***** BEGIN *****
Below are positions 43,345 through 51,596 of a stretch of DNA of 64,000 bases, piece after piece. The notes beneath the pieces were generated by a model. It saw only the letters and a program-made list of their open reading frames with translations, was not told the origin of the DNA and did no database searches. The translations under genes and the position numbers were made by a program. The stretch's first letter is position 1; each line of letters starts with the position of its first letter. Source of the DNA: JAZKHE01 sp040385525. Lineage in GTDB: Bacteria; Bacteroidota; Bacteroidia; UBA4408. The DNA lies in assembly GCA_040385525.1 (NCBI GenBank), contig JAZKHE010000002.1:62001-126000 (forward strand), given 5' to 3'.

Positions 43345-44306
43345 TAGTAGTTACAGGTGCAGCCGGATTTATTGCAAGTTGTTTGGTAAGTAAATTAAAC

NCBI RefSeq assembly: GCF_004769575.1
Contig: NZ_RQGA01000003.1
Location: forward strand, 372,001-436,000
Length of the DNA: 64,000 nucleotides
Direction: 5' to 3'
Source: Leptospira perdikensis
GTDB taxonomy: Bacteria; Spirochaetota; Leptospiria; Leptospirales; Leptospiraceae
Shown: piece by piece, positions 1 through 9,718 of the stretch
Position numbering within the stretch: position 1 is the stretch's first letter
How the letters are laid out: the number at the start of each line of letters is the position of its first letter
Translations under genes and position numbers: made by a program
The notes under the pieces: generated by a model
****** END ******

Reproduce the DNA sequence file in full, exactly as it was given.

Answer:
Below are positions 43,345 through 51,596 of a stretch of DNA of 64,000 bases, piece after piece. The notes beneath the pieces were generated by a model. It saw only the letters and a program-made list of their open reading frames with translations, was not told the origin of the DNA and did no database searches. The translations under genes and the position numbers were made by a program. The stretch's first letter is position 1; each line of letters starts with the position of its first letter. Source of the DNA: JAZKHE01 sp040385525. Lineage in GTDB: Bacteria; Bacteroidota; Bacteroidia; UBA4408. The DNA lies in assembly GCA_040385525.1 (NCBI GenBank), contig JAZKHE010000002.1:62001-126000 (forward strand), given 5' to 3'.

Positions 43345-44306
43345 TAGTAGTTACAGGTGCAGCCGGATTTATTGCAAGTTGTTTGGTAAGTAAATTAAAC

NCBI RefSeq assembly: GCF_004769575.1
Contig: NZ_RQGA01000003.1
Location: forward strand, 372,001-436,000
Length of the DNA: 64,000 nucleotides
Direction: 5' to 3'
Source: Leptospira perdikensis
GTDB taxonomy: Bacteria; Spirochaetota; Leptospiria; Leptospirales; Leptospiraceae
Shown: piece by piece, positions 1 through 9,718 of the stretch
Position numbering within the stretch: position 1 is the stretch's first letter
How the letters are laid out: the number at the start of each line of letters is the position of its first letter
Translations under genes and position numbers: made by a program
The notes under the pieces: generated by a model